Hannah Widdifield, Widdifield’s New Cook Book; or, Practical Receipts for the Housewife (Philadelphia: T. B. Peterson, 1856), pp. 105-06.

Mashed Eggplant — A very fine way to dress Egg-Plant

Take as many eggplants as the size of your family requires — pare, quarter and boil them till soft enough to mash like turnips. Mash them, add a little bread crumb soaked in milk, butter, chopped parsley, an onion boiled and mashed, some butter, pepper, and salt. Mix these well together, and pour it into a baking dish; cover the top with grated bread, and bake it for half an hour.
Sarah Josepha Hale, Mrs. Hale’s New Book of Cookery (New York: H. Long & Brother, 1852), p. 234. 

Stewed Egg Plant 

Slice and cut into dice half of a peeled egg plant, and throw into cold, salted water half an hour. Cook till very soft in boiling, salted water, and drain in a colander; throw back into the saucepan, and pour over it a pint of rich milk thickened with an every tablespoonful of flour; add one of butter and teaspoonful of salt. Let it cook till it thickens. Meantime, have one or two beaten eggs in the ish in which the vegetable is to be served, into which pour the egg plant while stirring briskly, to prevent the curdling of the egg. This makes a rarely excellent dish.
“Stewed Egg Plant,” Good Housekeeping a Family Journal 5 (May 14-Oct 29), p 237.

Vegetable Marrow Tart

Peel and core the marrow, cut into small pieces, boil until quite soft, drain the water well from it, and beat with a fork until all the lumps are out. Have ready three eggs, well beaten with a little milk, mix with the marrow until it is in the consistency of custard; sweeten it, and add a little grated nutmeg; pour into shallow dishes, lines with short paste, similar to baked custards.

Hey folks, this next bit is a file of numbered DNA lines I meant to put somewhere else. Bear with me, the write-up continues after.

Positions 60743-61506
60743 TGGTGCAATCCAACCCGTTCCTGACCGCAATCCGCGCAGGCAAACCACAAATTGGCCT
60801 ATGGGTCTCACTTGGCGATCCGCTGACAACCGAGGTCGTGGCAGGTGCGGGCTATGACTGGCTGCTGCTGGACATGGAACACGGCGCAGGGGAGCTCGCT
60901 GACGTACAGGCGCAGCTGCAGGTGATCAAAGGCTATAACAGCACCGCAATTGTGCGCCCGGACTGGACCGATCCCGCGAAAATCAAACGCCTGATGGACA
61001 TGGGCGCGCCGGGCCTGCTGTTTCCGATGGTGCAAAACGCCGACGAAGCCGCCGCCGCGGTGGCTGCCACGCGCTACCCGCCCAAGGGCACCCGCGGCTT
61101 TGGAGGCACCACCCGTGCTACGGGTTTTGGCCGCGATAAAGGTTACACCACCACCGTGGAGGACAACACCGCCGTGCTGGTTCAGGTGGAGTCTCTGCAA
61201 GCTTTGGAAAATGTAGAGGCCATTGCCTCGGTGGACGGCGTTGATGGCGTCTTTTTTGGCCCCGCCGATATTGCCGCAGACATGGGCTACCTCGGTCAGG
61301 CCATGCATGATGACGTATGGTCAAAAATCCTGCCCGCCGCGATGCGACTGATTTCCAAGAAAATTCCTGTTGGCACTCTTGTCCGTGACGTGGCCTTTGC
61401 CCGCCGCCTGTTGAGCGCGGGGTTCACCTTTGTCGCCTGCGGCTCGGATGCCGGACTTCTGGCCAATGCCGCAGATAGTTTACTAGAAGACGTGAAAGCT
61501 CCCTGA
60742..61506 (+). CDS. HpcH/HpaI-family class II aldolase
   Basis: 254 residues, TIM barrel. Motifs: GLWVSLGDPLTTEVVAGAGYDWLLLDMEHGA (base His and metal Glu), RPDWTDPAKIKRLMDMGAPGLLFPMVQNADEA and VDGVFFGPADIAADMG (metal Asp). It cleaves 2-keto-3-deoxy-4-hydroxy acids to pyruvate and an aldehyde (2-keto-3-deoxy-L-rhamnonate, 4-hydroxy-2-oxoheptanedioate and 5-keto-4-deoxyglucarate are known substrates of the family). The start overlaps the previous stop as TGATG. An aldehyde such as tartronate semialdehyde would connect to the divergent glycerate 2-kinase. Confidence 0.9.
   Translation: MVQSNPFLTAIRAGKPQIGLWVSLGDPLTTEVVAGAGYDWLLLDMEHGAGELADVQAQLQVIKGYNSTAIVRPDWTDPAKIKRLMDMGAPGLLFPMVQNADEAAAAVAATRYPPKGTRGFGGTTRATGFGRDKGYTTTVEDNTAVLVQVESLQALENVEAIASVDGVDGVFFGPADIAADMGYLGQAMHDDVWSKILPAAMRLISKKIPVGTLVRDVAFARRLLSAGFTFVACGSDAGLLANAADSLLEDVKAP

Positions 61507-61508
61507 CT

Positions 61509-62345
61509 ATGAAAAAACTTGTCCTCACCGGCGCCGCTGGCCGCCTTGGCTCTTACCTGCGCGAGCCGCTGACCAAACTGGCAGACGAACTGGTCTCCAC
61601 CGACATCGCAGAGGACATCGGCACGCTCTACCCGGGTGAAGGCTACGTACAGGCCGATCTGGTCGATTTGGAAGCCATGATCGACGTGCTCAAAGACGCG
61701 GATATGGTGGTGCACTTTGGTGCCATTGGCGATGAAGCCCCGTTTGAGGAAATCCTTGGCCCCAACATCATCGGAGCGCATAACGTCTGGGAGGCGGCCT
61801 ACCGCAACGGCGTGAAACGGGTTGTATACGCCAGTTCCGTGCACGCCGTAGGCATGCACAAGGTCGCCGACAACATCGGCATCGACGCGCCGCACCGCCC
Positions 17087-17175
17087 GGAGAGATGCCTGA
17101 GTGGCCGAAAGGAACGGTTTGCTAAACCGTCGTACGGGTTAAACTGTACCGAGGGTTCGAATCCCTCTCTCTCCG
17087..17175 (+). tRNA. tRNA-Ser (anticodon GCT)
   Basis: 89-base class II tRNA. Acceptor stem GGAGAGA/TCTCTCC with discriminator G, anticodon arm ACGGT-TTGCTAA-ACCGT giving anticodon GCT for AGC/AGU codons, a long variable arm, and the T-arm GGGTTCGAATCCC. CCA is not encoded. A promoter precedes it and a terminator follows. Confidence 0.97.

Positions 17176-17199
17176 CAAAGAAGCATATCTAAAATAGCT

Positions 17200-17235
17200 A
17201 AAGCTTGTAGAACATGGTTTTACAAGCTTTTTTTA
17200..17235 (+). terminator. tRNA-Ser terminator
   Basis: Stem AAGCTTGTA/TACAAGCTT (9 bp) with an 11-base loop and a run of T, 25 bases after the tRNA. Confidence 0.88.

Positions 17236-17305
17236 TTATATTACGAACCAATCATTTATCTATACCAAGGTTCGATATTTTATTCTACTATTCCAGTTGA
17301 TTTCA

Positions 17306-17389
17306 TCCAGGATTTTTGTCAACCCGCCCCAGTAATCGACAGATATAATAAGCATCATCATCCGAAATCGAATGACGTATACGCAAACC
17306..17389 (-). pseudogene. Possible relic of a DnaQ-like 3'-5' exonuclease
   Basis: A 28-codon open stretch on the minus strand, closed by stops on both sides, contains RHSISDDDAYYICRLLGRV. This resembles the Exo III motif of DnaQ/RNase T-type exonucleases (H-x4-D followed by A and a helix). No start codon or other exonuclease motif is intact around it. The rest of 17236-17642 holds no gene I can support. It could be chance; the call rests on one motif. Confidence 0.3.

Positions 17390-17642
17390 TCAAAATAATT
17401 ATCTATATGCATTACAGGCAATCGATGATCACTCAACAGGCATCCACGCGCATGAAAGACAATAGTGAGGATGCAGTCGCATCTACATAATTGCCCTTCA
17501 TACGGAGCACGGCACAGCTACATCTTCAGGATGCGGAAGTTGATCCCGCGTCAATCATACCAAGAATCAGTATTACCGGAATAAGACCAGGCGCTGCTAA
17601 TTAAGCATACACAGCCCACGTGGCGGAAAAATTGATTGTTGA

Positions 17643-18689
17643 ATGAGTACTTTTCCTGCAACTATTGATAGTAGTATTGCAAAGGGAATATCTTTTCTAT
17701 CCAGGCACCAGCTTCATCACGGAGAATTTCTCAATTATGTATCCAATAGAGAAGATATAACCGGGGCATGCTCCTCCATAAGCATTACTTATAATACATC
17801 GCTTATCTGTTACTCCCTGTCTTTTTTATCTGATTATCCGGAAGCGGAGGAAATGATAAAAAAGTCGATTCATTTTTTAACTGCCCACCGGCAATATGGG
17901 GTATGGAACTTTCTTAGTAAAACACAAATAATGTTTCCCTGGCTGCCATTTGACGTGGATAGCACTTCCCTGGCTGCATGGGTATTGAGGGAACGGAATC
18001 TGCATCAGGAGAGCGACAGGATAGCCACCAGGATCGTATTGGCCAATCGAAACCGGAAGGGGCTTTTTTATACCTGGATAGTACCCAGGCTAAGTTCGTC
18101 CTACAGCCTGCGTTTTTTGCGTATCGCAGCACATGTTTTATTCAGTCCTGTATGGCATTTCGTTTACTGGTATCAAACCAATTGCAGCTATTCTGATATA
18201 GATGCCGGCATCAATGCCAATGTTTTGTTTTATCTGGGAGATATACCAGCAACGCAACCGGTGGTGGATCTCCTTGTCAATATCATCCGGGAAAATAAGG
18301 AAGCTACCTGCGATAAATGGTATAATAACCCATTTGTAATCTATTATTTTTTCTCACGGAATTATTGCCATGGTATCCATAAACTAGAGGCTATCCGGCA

Mrs. J. C. Croly, Jennie June’s American Cookery Book (New York: Excelsior Publishing House, 1878), p. 139.

Egg Plant Salad 

Peel two middle-sized Egg Plants, cut them in slices a quarter of an inch thick, sprinkle each slice with a little salt, and put them together again. After half an hour press them gently, to extract the moisture. Then dry them on a napkin. Fry them lightly in clarified butter, then drain them on a napkin. When cold cut them in small pieces, put them in a salad bowl, with some scalloped pickled sturgeon, a spoonful of grated horse-radish mixted with mustard, a clove of fine chopped garlic, a little fine chopped parsley, and a handful of water cress. Season them with salt, pepper, olive oil, and vinegar. Mix the whole well together, then arrange them properly, and garnish them with stoned olives and hard boiled eggs cut into quarters.
Jules Arthur Harder, Physiology of Taste: Harder’s book of Practical American Cookery, 6 vols. (San Francisco, 1885), p. 155.